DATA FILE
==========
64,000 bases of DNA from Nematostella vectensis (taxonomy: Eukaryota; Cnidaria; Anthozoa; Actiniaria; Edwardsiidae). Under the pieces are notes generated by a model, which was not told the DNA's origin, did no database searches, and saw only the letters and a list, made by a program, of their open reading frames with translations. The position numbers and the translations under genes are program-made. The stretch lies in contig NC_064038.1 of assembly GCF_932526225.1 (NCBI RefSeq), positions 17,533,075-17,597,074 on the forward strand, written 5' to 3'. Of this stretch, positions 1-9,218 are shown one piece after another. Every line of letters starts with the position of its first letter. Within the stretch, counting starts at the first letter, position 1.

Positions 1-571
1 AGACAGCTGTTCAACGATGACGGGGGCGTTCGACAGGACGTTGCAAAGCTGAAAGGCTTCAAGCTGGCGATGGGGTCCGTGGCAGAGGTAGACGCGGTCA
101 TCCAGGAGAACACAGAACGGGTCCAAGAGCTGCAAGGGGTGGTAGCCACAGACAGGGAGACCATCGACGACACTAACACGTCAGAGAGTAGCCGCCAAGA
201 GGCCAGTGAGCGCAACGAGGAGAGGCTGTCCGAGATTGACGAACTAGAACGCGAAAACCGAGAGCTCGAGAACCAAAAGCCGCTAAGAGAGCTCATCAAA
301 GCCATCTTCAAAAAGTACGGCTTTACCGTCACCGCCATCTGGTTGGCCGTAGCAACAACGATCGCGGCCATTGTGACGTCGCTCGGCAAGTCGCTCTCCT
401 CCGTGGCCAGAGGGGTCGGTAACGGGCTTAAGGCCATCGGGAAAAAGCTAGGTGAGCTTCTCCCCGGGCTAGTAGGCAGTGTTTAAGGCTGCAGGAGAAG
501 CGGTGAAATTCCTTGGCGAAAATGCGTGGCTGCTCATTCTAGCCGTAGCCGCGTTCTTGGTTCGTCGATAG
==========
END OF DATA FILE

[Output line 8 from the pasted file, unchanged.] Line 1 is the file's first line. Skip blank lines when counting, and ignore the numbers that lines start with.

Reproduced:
501 CGGTGAAATTCCTTGGCGAAAATGCGTGGCTGCTCATTCTAGCCGTAGCCGCGTTCTTGGTTCGTCGATAG